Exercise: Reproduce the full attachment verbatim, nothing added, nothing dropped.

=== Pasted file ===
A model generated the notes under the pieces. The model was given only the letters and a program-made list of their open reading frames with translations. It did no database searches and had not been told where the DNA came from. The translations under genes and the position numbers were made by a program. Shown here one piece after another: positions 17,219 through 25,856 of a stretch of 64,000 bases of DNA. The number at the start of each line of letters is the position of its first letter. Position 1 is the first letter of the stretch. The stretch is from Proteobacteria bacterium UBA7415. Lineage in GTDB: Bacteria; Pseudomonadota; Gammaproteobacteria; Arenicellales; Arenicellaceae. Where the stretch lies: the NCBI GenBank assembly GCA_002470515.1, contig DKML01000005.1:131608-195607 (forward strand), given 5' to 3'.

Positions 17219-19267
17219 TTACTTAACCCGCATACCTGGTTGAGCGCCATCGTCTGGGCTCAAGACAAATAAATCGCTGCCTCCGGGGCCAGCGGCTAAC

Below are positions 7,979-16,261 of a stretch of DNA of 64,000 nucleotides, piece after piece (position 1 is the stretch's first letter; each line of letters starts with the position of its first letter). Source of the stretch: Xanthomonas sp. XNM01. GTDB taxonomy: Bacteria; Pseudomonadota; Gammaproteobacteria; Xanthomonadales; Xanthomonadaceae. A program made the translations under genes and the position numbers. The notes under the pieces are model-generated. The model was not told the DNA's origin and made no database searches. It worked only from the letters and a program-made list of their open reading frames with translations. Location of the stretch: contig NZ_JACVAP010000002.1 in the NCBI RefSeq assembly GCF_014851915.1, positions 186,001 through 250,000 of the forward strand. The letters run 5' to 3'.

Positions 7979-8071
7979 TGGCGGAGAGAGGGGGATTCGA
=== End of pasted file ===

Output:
A model generated the notes under the pieces. The model was given only the letters and a program-made list of their open reading frames with translations. It did no database searches and had not been told where the DNA came from. The translations under genes and the position numbers were made by a program. Shown here one piece after another: positions 17,219 through 25,856 of a stretch of 64,000 bases of DNA. The number at the start of each line of letters is the position of its first letter. Position 1 is the first letter of the stretch. The stretch is from Proteobacteria bacterium UBA7415. Lineage in GTDB: Bacteria; Pseudomonadota; Gammaproteobacteria; Arenicellales; Arenicellaceae. Where the stretch lies: the NCBI GenBank assembly GCA_002470515.1, contig DKML01000005.1:131608-195607 (forward strand), given 5' to 3'.

Positions 17219-19267
17219 TTACTTAACCCGCATACCTGGTTGAGCGCCATCGTCTGGGCTCAAGACAAATAAATCGCTGCCTCCGGGGCCAGCGGCTAAC

Below are positions 7,979-16,261 of a stretch of DNA of 64,000 nucleotides, piece after piece (position 1 is the stretch's first letter; each line of letters starts with the position of its first letter). Source of the stretch: Xanthomonas sp. XNM01. GTDB taxonomy: Bacteria; Pseudomonadota; Gammaproteobacteria; Xanthomonadales; Xanthomonadaceae. A program made the translations under genes and the position numbers. The notes under the pieces are model-generated. The model was not told the DNA's origin and made no database searches. It worked only from the letters and a program-made list of their open reading frames with translations. Location of the stretch: contig NZ_JACVAP010000002.1 in the NCBI RefSeq assembly GCF_014851915.1, positions 186,001 through 250,000 of the forward strand. The letters run 5' to 3'.

Positions 7979-8071
7979 TGGCGGAGAGAGGGGGATTCGA